Let's re-brand the message...
I'm calling it Physical distancing, rather than social distancing, because what we still need is social connection - just in different ways. The benefit of our internet world is that we can still connect with others without the risk of spreading infection. Yes, keep the recommended physical distance from others, but it's important to stay connected with yourself, and others - in different ways. Let's explore some ideas...
Stick to a routine
Go to sleep and wake up at a reasonable time, write a schedule that is varied and includes time for work as well as self-care.
Get dressed in neat and comfortable clothes each day. Have a shower, wash your face, brush your teeth. Put on some bright colours.
Stay hydrated and eat well. Stress and eating often don’t mix well and we find ourselves over-indulging, forgetting to eat, or avoiding food. Drink plenty of water, eat nutritious food, and challenge yourself to learn to cook something new.
Stay active and connected
Get out at least once a day for at least 30 minutes. If you are concerned about contact, try first thing in the morning, or later in the evening, or in quiet areas/streets. Open the windows and let some fresh air in.
Similarly, find time to move for 30 minutes each day. If you can’t get outside, there are many videos and apps that offer free workouts and movement classes. If all else fails, turn on the music and dance.
Reach out to others at least once a day. Try to do FaceTime, Skype, phone calls, texting. Connect with others to seek and provide support. Do this for your children as well. You can set up virtual movie nights on Netflix or do online workouts together.
Find a project (fix something, learn a language, take up a musical instrument, do a giant jigsaw), or re-engage with creative activity.
Practice radical self-acceptance. We are doing too many things in this moment, driven by fear and stress. This does not make a formula for excellence. Instead, give yourself what counsellors call “radical self-acceptance”: accepting everything about yourself, your current situation, and your life without question, blame, or pushback. Check out this 2 minute video:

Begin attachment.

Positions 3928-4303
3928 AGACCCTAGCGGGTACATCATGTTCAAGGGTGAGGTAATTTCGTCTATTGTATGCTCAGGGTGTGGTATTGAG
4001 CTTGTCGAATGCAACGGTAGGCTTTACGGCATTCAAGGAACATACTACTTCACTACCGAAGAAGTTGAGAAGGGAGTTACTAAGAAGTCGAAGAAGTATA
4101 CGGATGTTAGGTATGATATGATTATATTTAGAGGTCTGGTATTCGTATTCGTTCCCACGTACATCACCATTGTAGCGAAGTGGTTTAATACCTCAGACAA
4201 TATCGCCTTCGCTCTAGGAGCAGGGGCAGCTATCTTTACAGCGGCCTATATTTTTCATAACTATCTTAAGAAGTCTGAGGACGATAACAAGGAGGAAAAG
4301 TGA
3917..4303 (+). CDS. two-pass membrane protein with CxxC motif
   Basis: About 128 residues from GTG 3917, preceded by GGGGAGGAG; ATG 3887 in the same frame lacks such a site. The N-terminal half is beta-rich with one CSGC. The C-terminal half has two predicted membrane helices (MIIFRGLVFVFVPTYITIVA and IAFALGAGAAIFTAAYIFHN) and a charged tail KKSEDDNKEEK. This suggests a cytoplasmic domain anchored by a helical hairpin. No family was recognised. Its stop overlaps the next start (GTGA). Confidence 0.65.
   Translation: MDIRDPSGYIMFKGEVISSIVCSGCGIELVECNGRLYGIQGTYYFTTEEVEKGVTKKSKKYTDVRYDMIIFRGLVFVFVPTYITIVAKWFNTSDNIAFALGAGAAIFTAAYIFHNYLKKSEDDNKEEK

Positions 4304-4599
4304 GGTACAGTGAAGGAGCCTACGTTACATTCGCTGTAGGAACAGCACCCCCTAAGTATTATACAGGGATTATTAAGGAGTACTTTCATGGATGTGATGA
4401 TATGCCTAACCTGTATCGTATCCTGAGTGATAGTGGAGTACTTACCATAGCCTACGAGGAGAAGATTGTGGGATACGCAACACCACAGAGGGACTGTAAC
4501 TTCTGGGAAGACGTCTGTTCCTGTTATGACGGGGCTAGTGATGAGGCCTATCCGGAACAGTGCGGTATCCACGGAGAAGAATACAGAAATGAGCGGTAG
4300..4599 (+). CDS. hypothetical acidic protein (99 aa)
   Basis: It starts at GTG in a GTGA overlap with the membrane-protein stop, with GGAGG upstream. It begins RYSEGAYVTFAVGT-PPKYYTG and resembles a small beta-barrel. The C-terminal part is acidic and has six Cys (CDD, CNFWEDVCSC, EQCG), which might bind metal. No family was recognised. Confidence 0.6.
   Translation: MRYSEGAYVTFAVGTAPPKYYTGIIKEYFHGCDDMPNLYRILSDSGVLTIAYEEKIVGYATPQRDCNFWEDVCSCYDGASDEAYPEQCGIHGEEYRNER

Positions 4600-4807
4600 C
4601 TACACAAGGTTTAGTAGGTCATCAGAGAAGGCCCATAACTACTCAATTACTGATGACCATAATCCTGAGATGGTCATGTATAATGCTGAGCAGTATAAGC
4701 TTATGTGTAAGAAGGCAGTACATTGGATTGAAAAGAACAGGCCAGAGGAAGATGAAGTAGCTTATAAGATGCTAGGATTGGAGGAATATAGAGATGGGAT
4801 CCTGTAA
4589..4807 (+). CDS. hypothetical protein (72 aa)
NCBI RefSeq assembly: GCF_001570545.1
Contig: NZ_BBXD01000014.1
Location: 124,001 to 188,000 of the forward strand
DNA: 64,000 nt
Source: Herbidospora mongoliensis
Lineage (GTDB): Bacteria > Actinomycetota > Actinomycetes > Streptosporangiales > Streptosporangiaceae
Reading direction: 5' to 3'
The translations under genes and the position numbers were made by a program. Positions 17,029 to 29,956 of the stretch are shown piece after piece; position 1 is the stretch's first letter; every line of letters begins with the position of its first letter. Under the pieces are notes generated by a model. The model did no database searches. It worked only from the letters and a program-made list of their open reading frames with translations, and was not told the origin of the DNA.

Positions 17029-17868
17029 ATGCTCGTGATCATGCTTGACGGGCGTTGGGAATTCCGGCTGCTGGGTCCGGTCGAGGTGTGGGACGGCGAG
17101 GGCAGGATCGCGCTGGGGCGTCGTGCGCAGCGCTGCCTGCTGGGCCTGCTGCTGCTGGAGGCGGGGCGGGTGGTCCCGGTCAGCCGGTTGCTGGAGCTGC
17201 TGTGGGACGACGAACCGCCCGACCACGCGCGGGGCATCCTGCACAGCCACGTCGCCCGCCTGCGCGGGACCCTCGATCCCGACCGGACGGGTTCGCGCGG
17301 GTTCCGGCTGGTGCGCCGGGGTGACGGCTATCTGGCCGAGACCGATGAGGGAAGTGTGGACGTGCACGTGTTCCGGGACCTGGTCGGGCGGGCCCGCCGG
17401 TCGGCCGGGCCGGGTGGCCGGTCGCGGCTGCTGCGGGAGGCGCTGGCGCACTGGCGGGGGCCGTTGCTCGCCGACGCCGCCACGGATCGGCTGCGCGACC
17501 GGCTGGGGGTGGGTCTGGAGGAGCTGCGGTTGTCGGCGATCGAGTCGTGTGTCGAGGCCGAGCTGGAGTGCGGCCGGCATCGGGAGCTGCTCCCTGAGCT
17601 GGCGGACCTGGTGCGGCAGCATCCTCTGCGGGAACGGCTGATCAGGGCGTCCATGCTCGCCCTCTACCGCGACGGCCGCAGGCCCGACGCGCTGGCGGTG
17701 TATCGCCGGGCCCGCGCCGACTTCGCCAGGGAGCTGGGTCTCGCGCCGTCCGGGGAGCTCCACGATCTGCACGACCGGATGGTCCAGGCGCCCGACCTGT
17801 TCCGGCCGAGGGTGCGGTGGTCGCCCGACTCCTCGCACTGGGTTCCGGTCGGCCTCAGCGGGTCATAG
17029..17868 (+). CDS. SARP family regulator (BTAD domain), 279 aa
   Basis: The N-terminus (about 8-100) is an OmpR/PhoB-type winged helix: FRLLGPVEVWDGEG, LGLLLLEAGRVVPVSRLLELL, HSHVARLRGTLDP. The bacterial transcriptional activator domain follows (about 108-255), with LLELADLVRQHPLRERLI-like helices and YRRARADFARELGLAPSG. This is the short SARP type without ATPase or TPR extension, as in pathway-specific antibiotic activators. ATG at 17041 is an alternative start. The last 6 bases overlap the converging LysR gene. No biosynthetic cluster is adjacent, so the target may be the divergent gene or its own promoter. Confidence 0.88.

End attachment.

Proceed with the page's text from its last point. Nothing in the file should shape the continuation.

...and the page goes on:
Reduce your (information) exposure
There is no benefit to constant exposure to information about COVID19. More information will not reduce the risk to you or your loved ones, so limit social media and COVID conversation, especially around children. One can find tons of information on COVID-19 to consume, and it changes minute to minute. The information is often sensationalised, negatively skewed, and alarmist. Find a few trusted sources that you can check in with consistently, limit it to a few times a day, and set a time limit for yourself on how much you consume (consider 30 minutes max, 2 times daily). Keep news and alarming conversations out of earshot from children—they see and hear everything, and can become very frightened by what they hear.
Notice the good in the world, the helpers. There is a lot of scary, negative, and overwhelming information to take in about this pandemic. There are also plenty of stories of people sacrificing, donating, and supporting one another in wonderful ways. It is important to counterbalance the heavy information with the hopeful information.
Manage your worry
If you are struggling with worry and anxiety, try practicing mindfulness: https://www.blackdoginstitute.org.au/docs/default-source/psychological-toolkit/7-mindfulnessineverydaylife-(with-gp-notes).pdf?sfvrsn=6),
and worry management techniques such as worry postponement: https://www.cci.health.wa.gov.au/~/media/CCI/Consumer%20Modules/What%20Me%20Worry/What%20Me%20Worry%20%2003%20%20Negative%20Beliefs%20About%20Worry%20Uncontrollability.pdf).
Reachout.com has a great app called ‘worry time’ that can help you to take control of your worry (https://au.reachout.com/tools-and-apps/reachout-worrytime).
We cannot think or worry our way out of this situation, particularly by focusing on the ‘what ifs.’ It can help to write down your worry, and decide if it is a current problem (the negative consequence has already happened or is definitely going to, in which case you can problem solve) or a ‘what-if’ (something that might happen in the future, so worrying leads to pointless rumination: if it hasn’t happened yet, you can’t fix it).
Make some time in each day to explore the things you are grateful for. You might consider things like family members, the delicacy of a leaf or flower, your health Whether big or small gratitudes, connecting with them can be a powerful way to re-frame your situation and soothe anxiety.
Change your focus
If you notice you are anxious about things that are more difficult ,or that you don't have access to, try to 'flip it' by acknowledging what is the benefit of the situation, how adaptable you and others are, notice kindness wherever you see it Focus on what you can do, rather than what you can't, what you have rather than what you don't.
Taking care of family and children
If you have children, spend extra time playing with them. Children often can’t communicate clearly about how they are feeling, but will often make a bid for attention through play. Don’t be surprised to see themes of illness, doctor visits, and isolation play through. Play is cathartic for children – it is how they process their experience and problem solve.
Give everyone the benefit of the doubt, and practice patience. A lot of cooped up time can bring out the worst in everyone. Each person will have moments when they will not be at their best. It is important to move with grace through blow-ups, to not show up to every argument you are invited to, and to not hold grudges. Everyone is doing their best to get through this. So...
Some of this content was adapted by Fiona Shand from a social media post by health professional Eileen Feliciano
Vanessa Steele: counsellor, mum, partner, blogger... listening and learning every day.